main objective of the course is to provide students with a core
understanding of the role of control systems in industrial plants; in
particular, what are the fundamental problems of control and what are
the design methodologies that can be used to solve them. The first part
of the course covers the basics of modelling and control of simple
dynamical systems. These basics are then applied to simple
single-variable control applications, such as level and temperature
controllers, frequency control in power systems, etc. Finally, a broad
overview of the principles for the analysis and design of more complex
industrial applications is given. Open-source simulation tools are
thoroughly used during the course for a better understanding of the
role of the presented theory in practical applications.
Basic principles of control. Open-loop and closed-loop control systems.
of linear and non-linear dynamical systems. Equilibria and stability.
Transfer function, step response, frequency response of linear systems.
Linear SISO controllers:
Analysis and design of linear single-input, single-output systems in
the frequency domain. PID controllers. On-off controllers. Applications
in the field of energy systems.
Industrial control systems: Advanced
control strategies: cascade control, Smith predictor, feed-forward
compensation, 2-d.o.f. controllers. ISA-PID controllers. Basic concepts
in multivariable control systems and digital control. Applications in
the field of energy systems.
For lab sessions, bring your laptop to the class. Please install the OpenModelica
suite in advance. The software is available for Windows, Linux and MacOS (with some limitation).
Please install the latest stable release (currently 1.9.2), or the
latest nightly build. Note that the size of the installation file is
over 400 MB, so you need a good network connection, or some friend with the installation files. We will use the OMNotebook
tool, which allows to build interactive documents containing
models of dynamical systems written in the Modelica language, run
simulations and plot simulation results. We will make a limited use of
the Modelica language, that you can learn from the examples. If you get
interested in Modelica and want to probe further, I recommend the excellent online
book Modelica by Example, by Mike Tiller.
The OMNotebook files for the lab sessions are posted here.
LAB1: Introduction to system simulation using OMNotebook
LAB2: Verification of control system performance using OMNotebook
It is advisable to decompress the files in a directory without spaces in the pathname, avoiding the Desktop in Windows systems.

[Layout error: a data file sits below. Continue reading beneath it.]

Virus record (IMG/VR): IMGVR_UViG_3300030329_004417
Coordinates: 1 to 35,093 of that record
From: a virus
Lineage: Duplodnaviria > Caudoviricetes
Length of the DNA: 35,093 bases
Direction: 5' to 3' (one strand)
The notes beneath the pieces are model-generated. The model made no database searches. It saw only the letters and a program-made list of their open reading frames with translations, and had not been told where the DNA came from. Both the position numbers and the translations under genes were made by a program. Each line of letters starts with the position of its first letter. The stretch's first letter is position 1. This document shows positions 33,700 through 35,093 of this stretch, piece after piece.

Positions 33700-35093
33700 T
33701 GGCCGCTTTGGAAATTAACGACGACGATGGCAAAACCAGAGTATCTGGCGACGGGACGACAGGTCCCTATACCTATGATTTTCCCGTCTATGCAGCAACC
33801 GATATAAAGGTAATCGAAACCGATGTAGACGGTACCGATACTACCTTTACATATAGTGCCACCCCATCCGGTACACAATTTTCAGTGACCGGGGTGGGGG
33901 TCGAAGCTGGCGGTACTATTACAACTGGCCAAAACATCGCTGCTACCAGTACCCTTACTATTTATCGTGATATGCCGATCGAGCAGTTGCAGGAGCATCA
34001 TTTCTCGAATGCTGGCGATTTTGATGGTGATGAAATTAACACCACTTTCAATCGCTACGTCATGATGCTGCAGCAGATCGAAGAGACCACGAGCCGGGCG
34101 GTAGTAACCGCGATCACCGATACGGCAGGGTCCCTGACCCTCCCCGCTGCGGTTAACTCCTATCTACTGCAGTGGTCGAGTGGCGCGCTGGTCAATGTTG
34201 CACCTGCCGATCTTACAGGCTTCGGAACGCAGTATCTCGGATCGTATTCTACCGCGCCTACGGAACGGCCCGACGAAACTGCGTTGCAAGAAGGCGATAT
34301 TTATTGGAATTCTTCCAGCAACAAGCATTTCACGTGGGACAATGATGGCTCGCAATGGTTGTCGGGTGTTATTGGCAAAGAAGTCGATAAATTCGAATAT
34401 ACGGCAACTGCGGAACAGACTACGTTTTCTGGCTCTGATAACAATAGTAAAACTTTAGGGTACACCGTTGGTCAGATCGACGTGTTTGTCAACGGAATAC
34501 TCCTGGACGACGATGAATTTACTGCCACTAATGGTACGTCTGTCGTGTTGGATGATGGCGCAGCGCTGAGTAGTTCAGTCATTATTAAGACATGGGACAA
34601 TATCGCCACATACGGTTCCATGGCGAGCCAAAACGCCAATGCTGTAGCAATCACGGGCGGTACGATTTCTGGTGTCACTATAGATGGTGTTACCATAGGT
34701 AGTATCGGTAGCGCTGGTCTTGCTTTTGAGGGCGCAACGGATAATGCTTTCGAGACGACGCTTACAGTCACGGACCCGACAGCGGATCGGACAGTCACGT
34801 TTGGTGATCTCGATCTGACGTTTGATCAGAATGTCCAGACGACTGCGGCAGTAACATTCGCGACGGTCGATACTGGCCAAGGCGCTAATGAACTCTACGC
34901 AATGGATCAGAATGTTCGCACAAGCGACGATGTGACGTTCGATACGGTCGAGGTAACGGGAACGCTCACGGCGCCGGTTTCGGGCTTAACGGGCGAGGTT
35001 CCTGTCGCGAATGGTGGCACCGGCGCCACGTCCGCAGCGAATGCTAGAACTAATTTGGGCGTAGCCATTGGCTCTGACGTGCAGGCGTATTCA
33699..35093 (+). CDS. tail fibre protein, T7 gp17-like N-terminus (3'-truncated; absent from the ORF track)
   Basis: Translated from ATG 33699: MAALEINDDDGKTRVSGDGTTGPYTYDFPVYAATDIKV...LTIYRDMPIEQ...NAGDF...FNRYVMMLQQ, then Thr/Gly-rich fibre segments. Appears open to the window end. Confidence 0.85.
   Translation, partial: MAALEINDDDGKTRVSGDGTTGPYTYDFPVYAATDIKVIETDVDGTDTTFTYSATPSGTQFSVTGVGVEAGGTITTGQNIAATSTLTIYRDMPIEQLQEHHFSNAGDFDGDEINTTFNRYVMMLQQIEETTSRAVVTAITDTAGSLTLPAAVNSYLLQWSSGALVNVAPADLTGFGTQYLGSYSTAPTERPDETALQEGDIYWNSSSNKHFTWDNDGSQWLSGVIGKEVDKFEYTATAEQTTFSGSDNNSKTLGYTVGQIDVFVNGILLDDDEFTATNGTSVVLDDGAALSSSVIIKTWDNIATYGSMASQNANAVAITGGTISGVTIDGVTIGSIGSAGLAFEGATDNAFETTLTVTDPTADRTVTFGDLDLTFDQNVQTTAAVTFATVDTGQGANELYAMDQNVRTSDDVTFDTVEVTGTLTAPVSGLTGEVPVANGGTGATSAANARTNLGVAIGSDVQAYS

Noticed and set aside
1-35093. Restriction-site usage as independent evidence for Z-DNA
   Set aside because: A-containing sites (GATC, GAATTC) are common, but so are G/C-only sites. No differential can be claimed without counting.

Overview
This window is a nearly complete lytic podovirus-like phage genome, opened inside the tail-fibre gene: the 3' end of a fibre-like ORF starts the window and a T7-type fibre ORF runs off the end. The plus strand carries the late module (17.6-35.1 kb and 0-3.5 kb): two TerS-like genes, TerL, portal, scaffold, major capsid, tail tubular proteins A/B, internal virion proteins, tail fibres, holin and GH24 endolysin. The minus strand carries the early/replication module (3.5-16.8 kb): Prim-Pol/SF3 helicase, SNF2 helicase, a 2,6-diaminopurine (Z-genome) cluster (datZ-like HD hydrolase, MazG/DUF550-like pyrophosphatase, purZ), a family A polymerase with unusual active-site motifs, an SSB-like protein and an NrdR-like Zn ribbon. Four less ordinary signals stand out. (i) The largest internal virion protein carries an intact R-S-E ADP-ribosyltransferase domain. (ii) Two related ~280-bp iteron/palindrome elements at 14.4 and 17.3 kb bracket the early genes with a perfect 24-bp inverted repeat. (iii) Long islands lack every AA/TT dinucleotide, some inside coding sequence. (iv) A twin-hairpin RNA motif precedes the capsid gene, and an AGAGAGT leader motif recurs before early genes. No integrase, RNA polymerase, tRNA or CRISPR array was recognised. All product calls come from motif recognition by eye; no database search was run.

Course organization and exams
The course is organized with classroom lectures, exercise
sessions, and hands-on simulation-based lab sessions. The course can be
successfully passed in two alternative ways: the first is meant for
people attending classes regularly, who want to spread the workload
throughout the entire semester, the second is a standard written test
during the regular exam sessions.
One mid-term written test with open questions and exercises, covering points 1 and 2 of the programme, beginning of May.You can get up to 12 points (plus bonus), you need at least 6 to pass the exam.
Hand in a small assignment dealing with the design of a control
system and the verification of its performance by simulation. The
assignment can be carried out individually or in small teams of up to 3
people, and needs to be handed in by the end of the summer exam
session. You can get up to 6 points (plus bonus).
One final written test with open questions and excercises, covering
points 3 and 4 of the programme, at the end of the course. You can get
up to 12 points (plus bonus), you need at least 6 to pass the exam.
It is not possible to re-take the two tests if you fail them or
cannot show up. However, if you have handed in the assigment, this can
be used to determine 6/30 of the final score in mode B.
It is also not possible to sit the first regular exam session if you have handed in the final midterm exam paper.
Written test with open questions and excercises covering the entire
course programme, during the regular exam sessions. You can optionally
hand in the assignment, in which case 24/30 of the final course is
determined by the written test, and 6/30 by the assignment.
Leonardo Campus: Dipartimento di Elettronica, Informazione e Bioingegneria, main building (ed. 20), via Ponzio 34/5, 2nd floor (how to get there). Please check the official website for the office hours.